It is also worth noting that changing paper size in PowerPoint can help you to create presentations that are accessible to people with disabilities. For example, if you are creating a presentation that will be viewed by people with visual impairments, you may need to choose a larger paper size to ensure that the text and images are clear and easy to read. Similarly, if you are creating a presentation that will be viewed by people with hearing impairments, you may need to choose a paper size that allows you to include captions or subtitles for your audio content.
Different Paper Sizes Supported by PowerPoint
PowerPoint supports a range of paper sizes suitable for various purposes. The standard paper size is the 8.5 x 11 inches, but PowerPoint also supports other paper sizes such as 11 x 17 inches, A3, A4, B4, B5, and many more. Choosing the right paper size depends on various factors such as the content, audience, and display devices. Therefore, it's essential to understand the different paper sizes supported by PowerPoint to make an informed decision.
When selecting a paper size for your PowerPoint presentation, it's important to consider the aspect ratio of your slides. The aspect ratio is the proportional relationship between the width and height of your slides. The standard aspect ratio for PowerPoint is 4:3, but there are also widescreen options such as 16:9 and 16:10. Choosing the correct aspect ratio for your presentation can ensure that your slides look their best and are optimized for the display device.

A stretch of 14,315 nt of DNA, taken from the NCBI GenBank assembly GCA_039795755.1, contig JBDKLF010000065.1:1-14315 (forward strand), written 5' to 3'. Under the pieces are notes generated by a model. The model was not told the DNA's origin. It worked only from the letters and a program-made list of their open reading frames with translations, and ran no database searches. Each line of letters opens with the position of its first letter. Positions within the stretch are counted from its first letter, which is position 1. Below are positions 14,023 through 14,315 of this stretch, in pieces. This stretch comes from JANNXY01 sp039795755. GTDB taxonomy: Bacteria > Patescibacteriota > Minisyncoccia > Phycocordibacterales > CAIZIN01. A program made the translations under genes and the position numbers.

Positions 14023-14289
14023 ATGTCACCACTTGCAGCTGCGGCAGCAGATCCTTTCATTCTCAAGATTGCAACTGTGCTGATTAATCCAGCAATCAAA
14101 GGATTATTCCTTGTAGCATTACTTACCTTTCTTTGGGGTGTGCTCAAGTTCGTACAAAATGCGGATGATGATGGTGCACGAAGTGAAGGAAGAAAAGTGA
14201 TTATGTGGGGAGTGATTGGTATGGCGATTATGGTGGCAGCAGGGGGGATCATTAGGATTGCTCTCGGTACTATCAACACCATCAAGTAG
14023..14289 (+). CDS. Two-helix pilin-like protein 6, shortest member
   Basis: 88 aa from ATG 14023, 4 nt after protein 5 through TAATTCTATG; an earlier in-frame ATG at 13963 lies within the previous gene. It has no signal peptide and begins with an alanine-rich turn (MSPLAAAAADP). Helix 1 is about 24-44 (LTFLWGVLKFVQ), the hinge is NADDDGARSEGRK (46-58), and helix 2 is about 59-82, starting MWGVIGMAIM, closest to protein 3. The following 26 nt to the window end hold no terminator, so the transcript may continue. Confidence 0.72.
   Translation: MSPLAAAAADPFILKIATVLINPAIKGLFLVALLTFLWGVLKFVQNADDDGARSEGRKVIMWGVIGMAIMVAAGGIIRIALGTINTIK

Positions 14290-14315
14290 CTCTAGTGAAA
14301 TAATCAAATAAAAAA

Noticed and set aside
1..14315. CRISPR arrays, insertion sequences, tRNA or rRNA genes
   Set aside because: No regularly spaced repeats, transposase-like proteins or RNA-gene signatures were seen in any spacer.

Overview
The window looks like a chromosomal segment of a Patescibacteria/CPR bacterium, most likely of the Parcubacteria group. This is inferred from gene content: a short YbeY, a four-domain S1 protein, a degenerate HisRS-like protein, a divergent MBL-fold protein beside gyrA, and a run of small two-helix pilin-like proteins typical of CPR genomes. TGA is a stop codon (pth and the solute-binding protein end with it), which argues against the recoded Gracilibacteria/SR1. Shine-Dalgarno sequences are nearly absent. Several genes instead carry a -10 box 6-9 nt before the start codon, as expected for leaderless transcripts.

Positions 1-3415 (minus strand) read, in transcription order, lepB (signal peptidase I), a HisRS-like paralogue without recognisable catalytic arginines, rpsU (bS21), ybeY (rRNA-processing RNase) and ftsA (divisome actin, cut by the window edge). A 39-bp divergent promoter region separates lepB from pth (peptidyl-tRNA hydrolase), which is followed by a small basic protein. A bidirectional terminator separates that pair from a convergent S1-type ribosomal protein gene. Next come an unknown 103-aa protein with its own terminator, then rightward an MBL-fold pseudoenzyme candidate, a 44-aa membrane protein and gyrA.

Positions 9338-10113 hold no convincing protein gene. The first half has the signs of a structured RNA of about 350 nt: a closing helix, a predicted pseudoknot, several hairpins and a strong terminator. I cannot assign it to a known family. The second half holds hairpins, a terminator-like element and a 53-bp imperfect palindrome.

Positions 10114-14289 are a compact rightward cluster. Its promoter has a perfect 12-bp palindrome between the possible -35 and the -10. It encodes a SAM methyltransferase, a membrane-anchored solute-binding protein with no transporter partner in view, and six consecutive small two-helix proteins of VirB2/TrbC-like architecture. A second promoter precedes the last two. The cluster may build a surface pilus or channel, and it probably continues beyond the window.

Steps to Change the Paper Size in PowerPoint 2016 and Later Versions
Changing the paper size in PowerPoint 2016 and later versions is relatively easy. Here are the steps:
- Open your PowerPoint presentation.
- Click on the Design tab.
- Click on the Slide Size button in the Customize group.
- Select your desired paper size from the list or choose Custom Slide Size to set a custom paper size.
- Click on OK, and your slide size will change to the selected size.
It is important to note that changing the paper size may affect the layout of your slides. You may need to adjust the size and position of your text boxes, images, and other elements to ensure they fit properly on the new paper size.
Additionally, if you plan to print your presentation, make sure your printer supports the selected paper size. Otherwise, you may need to adjust the paper size in your printer settings or choose a different paper size that is supported by your printer.
How to Change the Paper Size in Earlier Versions of PowerPoint
If you are using an earlier version of PowerPoint such as 2013, 2010, or 2007, the steps to change the paper size are slightly different. Follow these steps:
- Click on the Page Setup button in the Page Setup group.
- Select your desired paper size from the list or choose Custom to set a custom paper size.
It is important to note that changing the paper size in earlier versions of PowerPoint may affect the layout of your slides. You may need to adjust the size and position of your text boxes, images, and other elements to ensure they fit properly on the new paper size. It is recommended to preview your presentation before printing or presenting to ensure everything looks as intended.
Tips for Choosing the Right Paper Size for Your Presentation
Choosing the right paper size for your presentation is essential to ensure its effectiveness. Here are some tips to help you choose the right paper size: